There are photos of me in high school. In these photos I am wearing a cheerleading uniform with a Confederate flag jacket. On my body. Not ironically. I haven’t included them in this post because the internet is not controllable and don’t want them out in the wild to be potentially misused.
I cringe when I see these photos. I was young and of course very naive, growing up in the rural deep South. The rebel flag was a fixture of our culture. It was our team emblem, our mascot being The Rebels. If anyone ever talked about it at all, we were told the flag was an “emblem of Southern Heritage,” or “part of our culture and way of life.” We never thought about it beyond that, because we lived happy, privileged white lives in small town USA.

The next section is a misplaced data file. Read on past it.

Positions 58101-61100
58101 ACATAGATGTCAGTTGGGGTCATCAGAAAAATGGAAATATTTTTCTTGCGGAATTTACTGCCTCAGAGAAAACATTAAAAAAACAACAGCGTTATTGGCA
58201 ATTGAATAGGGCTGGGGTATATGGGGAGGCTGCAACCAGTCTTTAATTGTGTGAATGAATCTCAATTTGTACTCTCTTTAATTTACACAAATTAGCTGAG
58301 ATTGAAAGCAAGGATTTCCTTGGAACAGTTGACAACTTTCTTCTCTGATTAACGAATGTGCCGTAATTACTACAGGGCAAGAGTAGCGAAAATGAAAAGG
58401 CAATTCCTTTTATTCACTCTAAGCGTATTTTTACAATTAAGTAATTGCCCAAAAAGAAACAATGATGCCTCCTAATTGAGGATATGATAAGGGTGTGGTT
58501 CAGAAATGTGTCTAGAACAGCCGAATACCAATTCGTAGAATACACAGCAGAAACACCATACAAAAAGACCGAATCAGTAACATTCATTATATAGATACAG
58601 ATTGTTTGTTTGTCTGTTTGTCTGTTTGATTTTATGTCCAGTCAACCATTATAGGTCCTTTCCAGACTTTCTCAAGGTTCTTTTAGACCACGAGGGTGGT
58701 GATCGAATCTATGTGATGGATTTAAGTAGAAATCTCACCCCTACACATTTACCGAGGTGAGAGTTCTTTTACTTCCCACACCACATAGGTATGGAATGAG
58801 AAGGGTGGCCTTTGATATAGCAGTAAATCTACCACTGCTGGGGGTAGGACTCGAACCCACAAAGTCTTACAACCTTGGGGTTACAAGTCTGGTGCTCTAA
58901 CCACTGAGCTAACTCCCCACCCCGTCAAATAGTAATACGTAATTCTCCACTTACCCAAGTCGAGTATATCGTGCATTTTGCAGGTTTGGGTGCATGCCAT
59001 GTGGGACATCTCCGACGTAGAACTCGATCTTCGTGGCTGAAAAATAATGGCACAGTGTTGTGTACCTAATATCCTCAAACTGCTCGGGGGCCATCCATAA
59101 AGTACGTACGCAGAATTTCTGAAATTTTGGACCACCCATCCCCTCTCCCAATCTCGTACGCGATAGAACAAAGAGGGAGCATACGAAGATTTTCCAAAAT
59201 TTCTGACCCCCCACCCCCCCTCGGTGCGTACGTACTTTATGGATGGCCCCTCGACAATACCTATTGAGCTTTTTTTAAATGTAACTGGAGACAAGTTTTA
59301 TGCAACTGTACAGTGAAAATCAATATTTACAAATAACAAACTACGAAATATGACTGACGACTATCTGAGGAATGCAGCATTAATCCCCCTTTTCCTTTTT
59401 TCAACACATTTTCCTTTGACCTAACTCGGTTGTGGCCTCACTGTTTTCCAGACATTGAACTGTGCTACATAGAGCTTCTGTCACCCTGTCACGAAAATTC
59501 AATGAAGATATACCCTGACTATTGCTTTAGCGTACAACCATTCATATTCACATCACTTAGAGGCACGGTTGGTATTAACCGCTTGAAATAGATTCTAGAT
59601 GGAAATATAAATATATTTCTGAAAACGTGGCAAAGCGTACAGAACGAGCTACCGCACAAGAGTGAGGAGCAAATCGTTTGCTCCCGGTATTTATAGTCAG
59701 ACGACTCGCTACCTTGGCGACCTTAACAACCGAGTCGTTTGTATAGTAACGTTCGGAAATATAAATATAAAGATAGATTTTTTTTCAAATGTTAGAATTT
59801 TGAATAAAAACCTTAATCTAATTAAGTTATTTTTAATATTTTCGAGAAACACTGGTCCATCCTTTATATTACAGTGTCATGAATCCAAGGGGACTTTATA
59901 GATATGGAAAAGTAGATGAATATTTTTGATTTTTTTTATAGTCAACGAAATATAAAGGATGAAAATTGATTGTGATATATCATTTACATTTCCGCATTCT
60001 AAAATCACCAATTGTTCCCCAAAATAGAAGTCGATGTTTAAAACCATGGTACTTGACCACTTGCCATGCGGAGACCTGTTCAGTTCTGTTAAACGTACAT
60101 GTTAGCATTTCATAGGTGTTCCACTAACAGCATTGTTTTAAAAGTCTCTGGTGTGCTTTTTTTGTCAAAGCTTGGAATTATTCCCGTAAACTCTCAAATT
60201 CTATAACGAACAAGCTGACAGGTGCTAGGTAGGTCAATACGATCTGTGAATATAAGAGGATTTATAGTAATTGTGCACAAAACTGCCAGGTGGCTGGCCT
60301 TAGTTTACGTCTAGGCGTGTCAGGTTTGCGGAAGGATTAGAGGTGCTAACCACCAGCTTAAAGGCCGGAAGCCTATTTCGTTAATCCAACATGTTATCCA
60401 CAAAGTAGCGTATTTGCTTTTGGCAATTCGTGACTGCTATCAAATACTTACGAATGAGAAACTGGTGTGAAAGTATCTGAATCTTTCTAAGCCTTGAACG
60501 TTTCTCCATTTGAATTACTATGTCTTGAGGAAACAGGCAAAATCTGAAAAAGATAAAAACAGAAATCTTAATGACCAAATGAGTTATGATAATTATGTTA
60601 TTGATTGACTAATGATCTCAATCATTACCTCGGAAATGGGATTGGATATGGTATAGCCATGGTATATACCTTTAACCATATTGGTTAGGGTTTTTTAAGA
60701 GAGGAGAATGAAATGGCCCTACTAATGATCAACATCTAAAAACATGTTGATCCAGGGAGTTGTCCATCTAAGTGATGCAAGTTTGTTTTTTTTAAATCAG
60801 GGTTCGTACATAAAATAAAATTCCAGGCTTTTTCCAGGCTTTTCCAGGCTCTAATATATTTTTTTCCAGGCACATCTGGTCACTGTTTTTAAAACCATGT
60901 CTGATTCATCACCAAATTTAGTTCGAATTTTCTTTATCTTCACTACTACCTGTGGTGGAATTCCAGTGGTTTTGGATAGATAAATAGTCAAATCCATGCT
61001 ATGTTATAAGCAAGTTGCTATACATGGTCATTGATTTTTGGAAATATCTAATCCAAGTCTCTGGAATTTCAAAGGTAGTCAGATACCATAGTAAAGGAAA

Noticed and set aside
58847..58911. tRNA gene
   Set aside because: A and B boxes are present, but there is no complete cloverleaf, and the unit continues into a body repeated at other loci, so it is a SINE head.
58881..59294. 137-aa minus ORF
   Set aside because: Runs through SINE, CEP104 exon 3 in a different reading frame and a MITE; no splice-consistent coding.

Although I grew up around a lot of black people, I never actually had any black friends. Not really. I can tell you with sincerity that there is not one black person in the small towns I grew up in who would even remember my name. Because the races didn’t really mix. There was a vaguely benevolent attitude, but I never saw any deep or reciprocal relationships modeled. No one seemed to question this or have any curiosity about it. I was bookish and self-absorbed, so I didn’t question it either, although I’ll allow that I may have missed a lot that was right in front of me. I never heard any other opinion about what that flag might represent; I had no people of color whom I was close to, who might have been able to show me a different perspective.